A federal judge ruled Friday night that New Jersey cannot partially lift a prohibition on sports betting in an effort to boost the state's struggling horse racing and casino industries.
The decision from U.S. District Judge Michael Shipp was the expected outcome since the judge had ruled similarly in the past.
The state, locked in a legal battle with the NCAA and four professional sports leagues, is expected to appeal to a higher court.
"We are going to continue pursuing every legal option available," State Senate president Steve Sweeney said in a statement Friday. "The economic impact that sports wagering can have on New Jersey is far too important to simply shrug our shoulders and move on."
A federal law bans New Jersey and most other states from authorizing betting on sports. But the state contended it did not want to license or authorize the betting. Instead, it was seeking to end a prohibition and that it would not regulate sports betting.
But Shipp agreed with the sports leagues that setting parameters such as limiting sports gambling to certain places amounts to regulation, but noted, that he "finds that the present case is not nearly as clear as either the leagues or the defendants assert."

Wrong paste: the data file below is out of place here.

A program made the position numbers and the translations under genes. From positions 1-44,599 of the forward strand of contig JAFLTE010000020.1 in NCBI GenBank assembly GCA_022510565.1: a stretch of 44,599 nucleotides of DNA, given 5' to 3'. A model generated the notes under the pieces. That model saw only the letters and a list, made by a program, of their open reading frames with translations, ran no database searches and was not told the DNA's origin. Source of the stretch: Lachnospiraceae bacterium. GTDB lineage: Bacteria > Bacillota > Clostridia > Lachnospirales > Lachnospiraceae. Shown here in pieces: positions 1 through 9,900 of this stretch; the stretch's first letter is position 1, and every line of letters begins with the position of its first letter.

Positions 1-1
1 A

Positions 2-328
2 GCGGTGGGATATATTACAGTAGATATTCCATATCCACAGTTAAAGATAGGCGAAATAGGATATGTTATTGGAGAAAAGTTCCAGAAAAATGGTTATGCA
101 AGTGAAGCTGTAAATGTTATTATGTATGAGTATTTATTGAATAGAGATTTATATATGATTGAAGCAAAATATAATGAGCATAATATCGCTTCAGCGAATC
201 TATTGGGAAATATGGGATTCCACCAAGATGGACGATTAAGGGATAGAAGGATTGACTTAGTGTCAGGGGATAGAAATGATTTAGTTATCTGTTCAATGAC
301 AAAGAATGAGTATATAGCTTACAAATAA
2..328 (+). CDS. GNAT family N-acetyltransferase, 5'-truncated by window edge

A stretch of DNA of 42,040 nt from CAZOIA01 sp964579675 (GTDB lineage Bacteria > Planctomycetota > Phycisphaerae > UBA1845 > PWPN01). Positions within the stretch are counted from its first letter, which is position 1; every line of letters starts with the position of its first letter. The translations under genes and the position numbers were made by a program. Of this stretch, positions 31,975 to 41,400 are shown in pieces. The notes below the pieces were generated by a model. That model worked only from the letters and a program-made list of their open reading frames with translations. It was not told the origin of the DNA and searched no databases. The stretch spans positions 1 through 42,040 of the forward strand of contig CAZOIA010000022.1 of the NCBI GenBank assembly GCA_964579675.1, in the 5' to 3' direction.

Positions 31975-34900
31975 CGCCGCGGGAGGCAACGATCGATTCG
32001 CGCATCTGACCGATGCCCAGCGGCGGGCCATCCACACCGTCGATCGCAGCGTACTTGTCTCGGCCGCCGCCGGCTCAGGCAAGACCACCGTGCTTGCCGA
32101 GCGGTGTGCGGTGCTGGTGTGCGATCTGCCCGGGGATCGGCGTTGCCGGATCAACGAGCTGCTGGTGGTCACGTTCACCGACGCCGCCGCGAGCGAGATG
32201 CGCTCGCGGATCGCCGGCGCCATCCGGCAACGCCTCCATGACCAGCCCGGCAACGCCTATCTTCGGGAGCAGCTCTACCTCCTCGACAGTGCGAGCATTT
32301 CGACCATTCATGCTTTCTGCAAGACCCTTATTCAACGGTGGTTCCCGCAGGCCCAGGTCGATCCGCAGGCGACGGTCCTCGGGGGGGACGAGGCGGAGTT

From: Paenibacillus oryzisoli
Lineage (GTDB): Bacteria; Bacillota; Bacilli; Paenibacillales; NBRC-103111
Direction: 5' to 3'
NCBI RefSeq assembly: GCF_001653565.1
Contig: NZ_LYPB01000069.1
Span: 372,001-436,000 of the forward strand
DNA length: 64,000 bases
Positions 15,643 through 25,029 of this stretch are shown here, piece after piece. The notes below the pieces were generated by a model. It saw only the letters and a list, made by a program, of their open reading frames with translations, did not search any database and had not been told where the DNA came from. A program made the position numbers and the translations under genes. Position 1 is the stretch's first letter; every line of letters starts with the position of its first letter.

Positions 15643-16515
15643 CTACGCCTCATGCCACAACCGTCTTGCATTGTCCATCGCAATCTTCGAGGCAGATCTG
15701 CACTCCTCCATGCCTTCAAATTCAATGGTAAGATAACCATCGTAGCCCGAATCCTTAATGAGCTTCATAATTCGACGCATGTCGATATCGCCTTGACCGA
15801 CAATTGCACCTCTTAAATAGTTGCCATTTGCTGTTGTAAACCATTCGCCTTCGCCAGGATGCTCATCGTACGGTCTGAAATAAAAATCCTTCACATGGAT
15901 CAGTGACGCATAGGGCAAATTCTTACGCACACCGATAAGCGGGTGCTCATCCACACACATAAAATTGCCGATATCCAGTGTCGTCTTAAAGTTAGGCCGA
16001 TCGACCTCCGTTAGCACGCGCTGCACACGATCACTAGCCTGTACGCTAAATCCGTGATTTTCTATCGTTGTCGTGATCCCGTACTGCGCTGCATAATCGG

While Shipp agreed with the central part of the sports' leagues argument, he dismissed some of their other arguments.
New Jersey has been pushing persistently to allow sports betting at horse tracks and casinos in an effort to support both struggling industries. Voters have approved the concept, but a federal court rejected it in a slightly different form. The U.S. Supreme Court declined to hear the case earlier this year, and it seemed that might be the end of it.
But as the financial crisis in Atlantic City's casinos deepened, Gov. Chris Christie's administration tried a new approach. Instead of legalizing sports gambling in defiance of the leagues and federal government, it called for not enforcing the state's ban. The Legislature followed with a bill to lift the ban as it pertains to casinos and tracks. Christie signed that into law last month.
The NCAA and four major professional sports leagues contend that federal law would allow the state to lift the ban entirely — but not to allow sports betting with some conditions, such as limiting it to certain locations and keeping minors from participating.
The ruling comes just over a week after NBA Commissioner Adam Silver said he supports legalizing sports gambling — though not in the way it would happen if New Jersey prevailed. Silver is the first commissioner of a major U.S. sports league to make such a stand.